Dating Advice

My friend was asked by his younger cousin for advice on dating women. His response was so on the money that I have to share (with his permission of course). This advice is perfect whether you’re new to the dating scene or been around the block (because as other women in their late twenties will also tell you, you can’t judge a guy’s dating ability by his age).

Read and share his advice below. And sorry girls, this advice giver is taken – recently engaged to my best friend. He obviously knows what he’s doing!

Here are a few quick tips:

1.) If you want to ask a girl out make sure you have a plan.  The less work they have to do up front the more likely they will say yes.  A well thought out plan will be appreciated.
2.)  If you are really into a girl try not to be overly available or clingy.  What I mean by that is make sure you are doing interesting stuff without her as well.
3.)  Don’t play games (example: act like you don’t care when you do).  It will work with some girls but overall it’s not a strategy the works well long term.
4.)  Dating is a numbers game.  The more you date the more likely you will find the person you are looking for.
5.)  Be persistent if you like someone.  However, if you try to contact someone and they are not returning your calls I would suggest not pursuing it further.
6.)  Be confident and proud of who you are.
M

 

Reading on the New York Subway

Again I am posting about something else I found online, but the internet is just so full of fun stuff. This photography project Underground New York Public Library encompasses 4 of my favorite things:

  • Reading
  • New York subway
  • Photography
  • Reading on the subway

This project is pretty awesome and touches on so many topics, while somehow still managing to be straightforward and simple. At first sight it is a tumblr of various photographs of people reading on the New York subway, with the caption naming the book and author. But go a little deeper and it’s much more than that. It’s street photography and all the questionable ethics that go along with it*, it’s people we see everyday, it’s people learning, it’s getting lost in a good book, it’s connecting with strangers, it’s capturing the various walks of life that make up NY, it’s introducing us to new books and authors, it makes NY feel a little smaller, it brings up the book vs e-reader dilemma, it’s relatable, it’s hopeful (maybe because it seems less people are reading these days, and these images capture all ages, genders, ethnicities reading), it’s “like meditating” (I agree with this, because looking at the photos I’m reminded of how soothing it is to get lost in a book), it’s friendly, it’s inspiring, it’s a calm moment among the chaos of NY, and the photographs themselves are full of talent.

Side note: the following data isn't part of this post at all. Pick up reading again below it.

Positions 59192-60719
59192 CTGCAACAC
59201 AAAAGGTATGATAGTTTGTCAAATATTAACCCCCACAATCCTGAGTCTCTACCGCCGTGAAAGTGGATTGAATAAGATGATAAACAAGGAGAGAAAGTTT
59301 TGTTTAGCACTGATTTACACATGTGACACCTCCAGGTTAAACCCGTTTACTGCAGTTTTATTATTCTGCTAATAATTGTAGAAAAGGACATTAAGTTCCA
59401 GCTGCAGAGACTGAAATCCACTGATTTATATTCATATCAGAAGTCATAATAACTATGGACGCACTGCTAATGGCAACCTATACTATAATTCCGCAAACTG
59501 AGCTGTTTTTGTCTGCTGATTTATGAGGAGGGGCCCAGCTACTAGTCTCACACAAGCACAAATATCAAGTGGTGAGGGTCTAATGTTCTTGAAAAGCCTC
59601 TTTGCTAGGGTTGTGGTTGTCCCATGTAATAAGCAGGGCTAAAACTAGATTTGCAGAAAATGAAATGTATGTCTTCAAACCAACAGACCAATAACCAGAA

The subway seems like an obvious and perfect choice for this project in New York. I’m sure the same could be done in parks or cafes, but the subway is just so New York. Reading is obviously a big part of the subway for a lot of people, including myself – it’s where I get most of my reading done because it provides time, a familiar atmosphere, is generally pretty quiet, and maybe the movement of the train is soothing. I’ve actually gotten on the wrong train when reading on the platform, and have almost missed my stop because I was so engrossed in a book. I’m sure I’m not the only one..

*I struggle with this and often miss out on photo opportunities due to feeling like an intruder on someone’s life. P, a talented and curious photographer who likes to capture people on the streets, told me he bought a portable printer so that when he took a photo of a stranger he could give them a copy right then and there. I thought this was a great idea, as it breaks down barriers and makes the subject feel special.

M

Just Here’s Fine

As noted in a previous post, I enjoy chatting with cab drivers, on the rare occasion that I do take a cab. Sometimes I want a quiet ride, and sometimes they want a quiet ride, but it’s nice to at least test the waters with small talk and see where it will go. People are interesting and you may learn something, hear a great story, get some (unsolicited) advice, or a tip about the city. Plus it’s just friendly to talk to someone you’re sitting in a car with.

So, it’s fair to say I really like this project I recently stumbled upon, Just Here’s Fine: a look at the lives of London’s cab drivers. The artist, Victoria Hannan, shares a photo and brief bio of cab drivers from around London. Each driver is completely different, has a different reason for choosing this job, has their own routine and habits, has their own crazy stories.. things you would never know by looking at all drivers as the same person. Victoria breaks each interviewee down into their own person.

Everyone has a story and a life you don’t see, especially if they are in a profession where only formalities are exchanged: “I’m going to Penn Station, thanks”, “Can I please have a medium iced coffee with skim milk?”, “Do you take credit?”, “No, there will be nothing else, thanks for your help.”, “We’ll take the check.” Most of these interactions are strictly business with no room for anything else, which is fine, but it’s nice now and then to get to know people as, and make them feel like, more than just the person who hands you your morning bagel or drives you from point A to point B. You never know what you will get out of it, even a “hello, how are you, beautiful day” and a simple “thank you” will probably brighten their day as well as yours, and maybe it will be passed on to the next person. Cab rides seem to provide opportunities for a more extensive conversation, which is maybe why the artist chose cab drivers as her subject for this project.